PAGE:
Thank you Scott for the clarification and don't worry, Brian ;-)
Sorry Eike! (Cowering in
For those who don't know me:
All of what you said sounds fine
The extra use cases are great and should definitely be considered.
As far as UI... I see your point,
think we should definitely focus on the framework/API side long before
talking about UI (and it should most likely be a separate framework,
we definitely want to keep UI/non-UI code as separate as possible). But
I don't want it to fall off the table as a talking point.
And we should look at ECF as a
(especially as it is used in P2 already and been through the wringer!).
We just have to be careful to make sure we keep a compatibility layer
mind for any existing frameworks that eventually move this way
DTP, which has a lot of commercial code at Sybase and IBM already
Eclipse Data Tools Platform PMC Chair
Eclipse Data Tools Platform Connectivity Team Lead
Staff Software Engineer, Sybase, Inc.
> <stuff deleted>
> Though we didn't come to any solid conclusions, it seemed very
> that there's definitely a need for some sort of cross-project
> connection management framework in the E4 timeframe.
> Since the meeting, I was contacted by Eike Stepper from the CDO
> Repository and Net4j Signalling Platform projects. She would like
> contribute to the conversation and at least keep informed of our
> progress, so it's good to know that outside of the immediate E4
> we have interested parties. Not sure if she'd like to demo their
> current frameworks or not. (Eike, do you want to chime in here?)
FWIW, there's an enhancement request to create an ECF provider using
...so that Net4j capabilities can/could be accessed via ECF-exposed
common APIs (e.g. for connection management).
Just FYI...last I checked, Eike was male. Hi Eike.
> =High Level Goals=
> At a minimum, it would be helpful to come up with a common API for
> connection management and persistence.
> Some simple use cases might include:
> * Connecting to a unique connection object (database, system, etc.)
> * Disconnecting from a unique connection object
> * Retrieving the raw connection class from the managed connection
> * Managing connection properties (such as connect/disconnect state
> any custom properties for the connection type)
> * Managing a list of connections, both connected and disconnected
> More complicated use cases might include:
> * Connection timeout
> * Backward compatibility
I don't have any criticism of use these use cases, although we might
want to amend with:
* Representing different types of connections (i.e. for different
protocols) and extensibly accessing protocol-specific capabilities
* Extensibly representing addresses in a common way across different
addressing systems (e.g. ID/URI, etc)
* Authentication security with different protocols/authentication
* Supporting other environments (e.g. Equinox-based servers)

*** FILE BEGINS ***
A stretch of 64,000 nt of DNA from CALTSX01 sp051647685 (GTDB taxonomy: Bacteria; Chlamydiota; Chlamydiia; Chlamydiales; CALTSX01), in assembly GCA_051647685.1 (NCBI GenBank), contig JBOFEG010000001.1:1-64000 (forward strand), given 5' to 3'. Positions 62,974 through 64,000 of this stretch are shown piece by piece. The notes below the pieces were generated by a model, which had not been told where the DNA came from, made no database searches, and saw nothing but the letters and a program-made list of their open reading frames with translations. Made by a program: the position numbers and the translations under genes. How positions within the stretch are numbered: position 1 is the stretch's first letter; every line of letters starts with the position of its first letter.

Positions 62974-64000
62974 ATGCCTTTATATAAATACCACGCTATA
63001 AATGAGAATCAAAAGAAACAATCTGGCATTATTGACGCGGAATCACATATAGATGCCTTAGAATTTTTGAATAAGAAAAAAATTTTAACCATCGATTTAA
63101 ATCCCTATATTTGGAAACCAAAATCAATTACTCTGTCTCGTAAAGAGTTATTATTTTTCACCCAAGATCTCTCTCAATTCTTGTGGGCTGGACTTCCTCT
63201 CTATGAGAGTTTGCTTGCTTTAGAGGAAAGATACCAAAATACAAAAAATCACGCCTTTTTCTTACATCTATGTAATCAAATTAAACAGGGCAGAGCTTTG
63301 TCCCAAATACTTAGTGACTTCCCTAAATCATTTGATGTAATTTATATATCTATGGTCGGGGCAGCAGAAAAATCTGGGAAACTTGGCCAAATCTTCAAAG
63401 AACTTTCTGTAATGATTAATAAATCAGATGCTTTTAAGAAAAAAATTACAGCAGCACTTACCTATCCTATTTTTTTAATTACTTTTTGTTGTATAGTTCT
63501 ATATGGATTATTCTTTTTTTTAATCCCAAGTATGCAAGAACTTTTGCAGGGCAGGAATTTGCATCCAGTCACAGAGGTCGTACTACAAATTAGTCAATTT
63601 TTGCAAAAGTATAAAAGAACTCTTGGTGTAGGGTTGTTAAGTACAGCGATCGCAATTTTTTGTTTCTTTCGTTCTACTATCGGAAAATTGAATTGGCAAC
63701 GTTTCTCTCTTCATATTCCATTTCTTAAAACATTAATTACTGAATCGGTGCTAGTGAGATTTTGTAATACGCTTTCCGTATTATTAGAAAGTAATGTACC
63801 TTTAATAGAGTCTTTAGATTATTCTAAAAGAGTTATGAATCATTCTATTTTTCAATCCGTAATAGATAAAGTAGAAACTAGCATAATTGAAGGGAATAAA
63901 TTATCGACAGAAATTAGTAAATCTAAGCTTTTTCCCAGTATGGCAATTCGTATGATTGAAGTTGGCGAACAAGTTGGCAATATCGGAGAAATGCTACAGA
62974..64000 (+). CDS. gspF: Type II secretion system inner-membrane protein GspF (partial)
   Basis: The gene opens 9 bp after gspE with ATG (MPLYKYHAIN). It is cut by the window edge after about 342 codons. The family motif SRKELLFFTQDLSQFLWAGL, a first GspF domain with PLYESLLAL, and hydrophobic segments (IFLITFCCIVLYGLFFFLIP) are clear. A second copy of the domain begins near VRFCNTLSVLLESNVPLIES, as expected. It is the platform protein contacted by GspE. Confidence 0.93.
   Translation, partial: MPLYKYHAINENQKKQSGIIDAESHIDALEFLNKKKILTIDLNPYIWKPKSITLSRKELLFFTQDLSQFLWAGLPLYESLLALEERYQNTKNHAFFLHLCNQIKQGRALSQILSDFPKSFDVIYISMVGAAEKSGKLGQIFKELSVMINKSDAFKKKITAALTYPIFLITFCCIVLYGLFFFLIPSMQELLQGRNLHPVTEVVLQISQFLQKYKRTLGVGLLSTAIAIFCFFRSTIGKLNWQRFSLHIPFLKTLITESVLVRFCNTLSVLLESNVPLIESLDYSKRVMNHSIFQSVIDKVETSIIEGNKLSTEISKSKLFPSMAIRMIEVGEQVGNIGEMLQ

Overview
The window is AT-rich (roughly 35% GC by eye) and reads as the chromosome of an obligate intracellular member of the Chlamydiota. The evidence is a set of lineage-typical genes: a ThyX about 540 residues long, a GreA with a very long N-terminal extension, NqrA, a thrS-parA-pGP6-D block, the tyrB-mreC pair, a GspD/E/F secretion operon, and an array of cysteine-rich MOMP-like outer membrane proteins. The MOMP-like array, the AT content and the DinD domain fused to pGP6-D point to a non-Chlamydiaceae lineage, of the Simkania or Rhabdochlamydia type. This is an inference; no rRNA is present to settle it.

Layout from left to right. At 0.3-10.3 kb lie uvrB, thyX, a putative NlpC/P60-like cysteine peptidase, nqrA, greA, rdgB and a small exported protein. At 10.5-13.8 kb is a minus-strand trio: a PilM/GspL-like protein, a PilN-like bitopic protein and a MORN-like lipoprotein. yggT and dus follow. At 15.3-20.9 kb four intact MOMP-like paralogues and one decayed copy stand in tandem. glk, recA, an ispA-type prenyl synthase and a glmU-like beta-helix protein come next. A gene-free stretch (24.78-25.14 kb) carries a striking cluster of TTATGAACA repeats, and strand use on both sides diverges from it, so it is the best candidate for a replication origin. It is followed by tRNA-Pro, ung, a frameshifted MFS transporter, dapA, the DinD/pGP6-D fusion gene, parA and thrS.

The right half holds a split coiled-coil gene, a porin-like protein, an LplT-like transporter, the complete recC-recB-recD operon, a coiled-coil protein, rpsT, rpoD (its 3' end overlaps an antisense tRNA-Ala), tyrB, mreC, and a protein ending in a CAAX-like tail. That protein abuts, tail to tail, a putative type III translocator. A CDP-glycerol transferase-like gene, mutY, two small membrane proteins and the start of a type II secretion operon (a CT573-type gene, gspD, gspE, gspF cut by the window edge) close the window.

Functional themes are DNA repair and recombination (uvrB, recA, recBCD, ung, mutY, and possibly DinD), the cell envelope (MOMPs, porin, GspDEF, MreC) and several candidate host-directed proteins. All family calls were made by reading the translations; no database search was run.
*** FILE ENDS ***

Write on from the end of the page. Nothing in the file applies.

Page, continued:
> I think some level of UI consistency is still an important factor
> also. Maybe if we don't all have the same UI components, we could
> agree on a consistent set of UI-based connection management tasks?
> a consistent look and feel even if we're not all exactly the same?
Although I agree that UI consistency is important, I hesitate to
consider it part of a connection/connection management API. Why?
Because several of the things we seem to be looking for in a connection
framework (connection management, transport independence) are logically
separate from a user interface for creating/configuring connections
(i.e. stuff needed so connection to externaprocess can be
established). I say this because there are plenty of use cases (i.e.
those Brian lists above) that involve connection management that
can/could have no user interface at all for some applications (e.g.
client apps that automatically connect to a number of IM accounts upon
app startup or server-based apps that create connections for
I do think that there can/should be work on UI for connection
configuration and usage, and we (ECF) have done some small amount of
work in this area. We've created some common/reusable user interface
components (e.g. connection dialogs and wizards), and we have some ui
extension points (configurationWizards and connectWizards) that make it
easier for new provider/protocol impls to introduce their own UI for
connection creation/configuration. And I'm in favor of the notion
EMF models could be created/used to construct config/connect UIs...we
just haven't done that ourselves so far.
But I'm not in favor of pulling in UI dependencies specifically for a
'connection framework'...at least partially because a connection
framework (like ECF's IContainer APIs) can/is being used in entirely
different environments...like Equinox-based server applications. I
that this group is not focused on Equinox-based server applications,
I do think considering the use of connection frameworks in those
environments will result in better separation of concerns at the
bundle/api level for a connection framework.
Also, I would request that any effort to define a new connection API
first take a look at and try out ECF's IContainer API for satisfying
these use cases. I think it can/could meet all the use cases I've
so far on this list, and I think it would be a terrible shame to spend
significant effort redoing much of what we've done (and is available as
part of p2-based Equinox). Also, if there are use cases that we've
addressed (so to speak :), then of course the API can/will be migrated
forward as needed.
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